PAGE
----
UPTOWN — PlayMakers Laboratory has been providing theater and arts instruction to under-served Chicago kids for 25 years.
The pandemic hurt PlayMakers Laboratory’s finances and ability to teach in schools. The nonprofit’s board voted in January to close the organization, a move that devastated company members and alumni.
Now, staff and supporters are trying to revive the arts education nonprofit. The company’s new leadership has launched an emergency fundraiser as it seeks to get back on its feet.
“Arts programming has been in dire straits due to the lockdown, and we were no different,” said Deanna Myers, PlayMakers’ interim board president. “It’s important now more than ever to empower young voices. I just couldn’t fathom letting that go without a fight.”
PlayMakers is trying to raise $60,000 and is already halfway to its goal as of Friday. For more on the GoFundMe, click here.
PlayMakers Laboratory started in 1997 — with the name Barrel of Monkeys — as a nonprofit organization dedicated to arts education. Founders Erica Halverson and Halena Kays began by teaching kids creative writing and artistic expression, and the program was offered at 60 Chicago public schools. Its name was changed in 2019.
In August, PlayMakers celebrated the 20th anniversary of its flagship show, “That’s Weird, Grandma,” which sees professional stage actors put on plays written by children.
The pandemic has been especially brutal for PlayMakers, which receives funding through in-person instruction in schools and live performances, which were restricted during pandemic shutdowns.
As it endured its second full school year of canceled partnerships with schools, PlayMakers’ board voted to dissolve the nonprofit.
That hit staff and company members hard, especially after all the work they put in to keep PlayMakers afloat during the pandemic, said Artistic Director Brandon Cloyd.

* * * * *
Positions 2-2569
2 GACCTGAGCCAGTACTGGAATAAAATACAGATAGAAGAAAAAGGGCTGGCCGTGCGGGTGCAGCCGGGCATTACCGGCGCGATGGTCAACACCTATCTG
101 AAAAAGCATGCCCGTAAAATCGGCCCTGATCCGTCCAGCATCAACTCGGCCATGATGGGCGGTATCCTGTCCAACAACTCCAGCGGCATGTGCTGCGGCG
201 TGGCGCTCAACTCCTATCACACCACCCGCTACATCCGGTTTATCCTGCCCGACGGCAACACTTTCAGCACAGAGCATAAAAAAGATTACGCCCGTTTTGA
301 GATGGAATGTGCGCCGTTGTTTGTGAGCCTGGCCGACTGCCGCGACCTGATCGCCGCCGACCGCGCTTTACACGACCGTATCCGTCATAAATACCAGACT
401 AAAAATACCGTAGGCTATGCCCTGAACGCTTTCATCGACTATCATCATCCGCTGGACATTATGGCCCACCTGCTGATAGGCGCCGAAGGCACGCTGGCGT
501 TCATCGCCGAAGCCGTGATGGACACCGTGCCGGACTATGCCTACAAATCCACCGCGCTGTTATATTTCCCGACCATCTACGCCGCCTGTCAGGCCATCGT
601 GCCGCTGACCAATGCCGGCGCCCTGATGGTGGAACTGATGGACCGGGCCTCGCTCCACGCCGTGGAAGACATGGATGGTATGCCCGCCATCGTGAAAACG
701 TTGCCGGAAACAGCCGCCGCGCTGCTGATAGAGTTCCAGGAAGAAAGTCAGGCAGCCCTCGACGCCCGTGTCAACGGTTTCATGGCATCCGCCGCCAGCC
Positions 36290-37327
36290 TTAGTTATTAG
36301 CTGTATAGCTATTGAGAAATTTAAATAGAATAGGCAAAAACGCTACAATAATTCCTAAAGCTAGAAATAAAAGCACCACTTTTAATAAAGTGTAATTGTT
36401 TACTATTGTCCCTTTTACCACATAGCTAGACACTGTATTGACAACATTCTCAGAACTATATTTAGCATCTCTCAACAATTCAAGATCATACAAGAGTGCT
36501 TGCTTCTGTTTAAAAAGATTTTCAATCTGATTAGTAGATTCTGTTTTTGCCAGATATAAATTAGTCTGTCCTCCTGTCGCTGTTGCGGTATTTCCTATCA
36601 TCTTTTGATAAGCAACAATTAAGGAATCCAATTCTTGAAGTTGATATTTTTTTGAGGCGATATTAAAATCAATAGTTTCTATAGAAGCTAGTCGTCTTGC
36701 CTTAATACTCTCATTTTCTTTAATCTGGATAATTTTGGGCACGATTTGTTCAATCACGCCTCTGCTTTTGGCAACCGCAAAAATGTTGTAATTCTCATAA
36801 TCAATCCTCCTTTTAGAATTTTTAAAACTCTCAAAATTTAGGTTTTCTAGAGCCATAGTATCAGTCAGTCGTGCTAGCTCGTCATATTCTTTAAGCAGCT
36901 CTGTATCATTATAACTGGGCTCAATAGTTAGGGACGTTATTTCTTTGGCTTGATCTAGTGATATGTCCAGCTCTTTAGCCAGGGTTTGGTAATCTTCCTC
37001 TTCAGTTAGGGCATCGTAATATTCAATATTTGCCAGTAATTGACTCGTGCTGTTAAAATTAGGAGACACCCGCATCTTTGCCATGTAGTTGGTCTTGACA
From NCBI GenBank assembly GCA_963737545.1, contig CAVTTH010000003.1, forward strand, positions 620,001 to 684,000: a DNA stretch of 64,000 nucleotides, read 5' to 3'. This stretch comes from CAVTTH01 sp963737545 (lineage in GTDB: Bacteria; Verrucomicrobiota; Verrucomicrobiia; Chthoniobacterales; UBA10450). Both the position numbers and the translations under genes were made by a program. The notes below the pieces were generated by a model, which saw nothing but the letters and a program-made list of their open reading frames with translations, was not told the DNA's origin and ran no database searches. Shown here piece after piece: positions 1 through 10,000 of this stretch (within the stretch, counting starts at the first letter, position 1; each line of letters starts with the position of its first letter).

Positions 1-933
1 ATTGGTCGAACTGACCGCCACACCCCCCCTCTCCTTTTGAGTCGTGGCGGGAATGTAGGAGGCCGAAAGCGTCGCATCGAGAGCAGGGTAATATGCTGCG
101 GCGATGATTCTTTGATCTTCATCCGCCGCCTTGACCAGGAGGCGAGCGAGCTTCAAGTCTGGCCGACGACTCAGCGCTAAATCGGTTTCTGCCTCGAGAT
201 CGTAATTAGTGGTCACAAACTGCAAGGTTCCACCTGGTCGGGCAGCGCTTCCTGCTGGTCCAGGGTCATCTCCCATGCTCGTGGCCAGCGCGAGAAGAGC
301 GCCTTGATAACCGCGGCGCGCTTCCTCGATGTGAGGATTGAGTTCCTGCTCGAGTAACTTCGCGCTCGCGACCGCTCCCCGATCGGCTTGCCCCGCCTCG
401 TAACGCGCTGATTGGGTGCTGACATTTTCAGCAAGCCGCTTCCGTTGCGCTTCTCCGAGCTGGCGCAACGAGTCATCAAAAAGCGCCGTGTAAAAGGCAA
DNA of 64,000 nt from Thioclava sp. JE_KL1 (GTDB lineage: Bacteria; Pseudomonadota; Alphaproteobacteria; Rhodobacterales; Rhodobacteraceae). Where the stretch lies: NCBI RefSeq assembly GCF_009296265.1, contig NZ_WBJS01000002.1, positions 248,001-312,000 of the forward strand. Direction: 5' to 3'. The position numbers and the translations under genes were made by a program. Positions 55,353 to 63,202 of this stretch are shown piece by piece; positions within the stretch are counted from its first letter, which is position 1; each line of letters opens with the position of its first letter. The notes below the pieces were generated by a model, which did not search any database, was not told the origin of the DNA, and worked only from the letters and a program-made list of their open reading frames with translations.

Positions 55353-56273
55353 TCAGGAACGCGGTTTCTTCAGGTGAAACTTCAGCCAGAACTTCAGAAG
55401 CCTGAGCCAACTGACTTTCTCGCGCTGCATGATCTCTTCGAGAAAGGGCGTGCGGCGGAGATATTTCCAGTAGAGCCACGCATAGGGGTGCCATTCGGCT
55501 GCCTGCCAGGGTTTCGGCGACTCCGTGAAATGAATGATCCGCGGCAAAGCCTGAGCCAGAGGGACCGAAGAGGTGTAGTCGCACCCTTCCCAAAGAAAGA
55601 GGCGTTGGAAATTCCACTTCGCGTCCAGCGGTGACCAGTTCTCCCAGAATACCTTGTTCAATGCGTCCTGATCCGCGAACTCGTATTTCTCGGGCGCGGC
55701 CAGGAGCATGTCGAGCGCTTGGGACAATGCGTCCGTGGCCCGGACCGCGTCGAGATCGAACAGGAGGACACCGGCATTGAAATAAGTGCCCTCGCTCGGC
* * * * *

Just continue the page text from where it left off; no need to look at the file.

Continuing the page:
Instead of giving up, the staff, performers and emeritus company members banded together to save the organization.
A new board was formed with current and past performers, Myers said. It’s in the process of restructuring. It will likely shed its Uptown office space and will cut down on the planned live performances of “That’s Weird, Grandma,” which typically is put on at The Neo-Futurists’ venue in Andersonville.
There are four staff members right now, but the employees are aware some jobs might have to be shed to help PlayMakers survive. The employees are OK with that, knowing the goal is to preserve arts education for kids, Cloyd said.
“Everyone has rallied together in support of the mission,” he said. “There’s no ego. We’re all working together to figure how to protect this work on behalf of students.”
The $60,000 fundraising goal will help PlayMakers retire a small amount of debt it carries and keep it afloat until in-person arts instruction can happen again. The company already has four partnerships with schools and arts organizations in the works for this spring and summer.
The hope is PlayMakers can make it through the winter and carry on its efforts to provide arts education in schools where such programs are rare.
“It’s feasible,” Myers said. “We have a group of very optimistic people. It’s an opportunity to move the company forward in a sustainable way.”
To donate to PlayMakers Laboratory’s fundraiser, click here.
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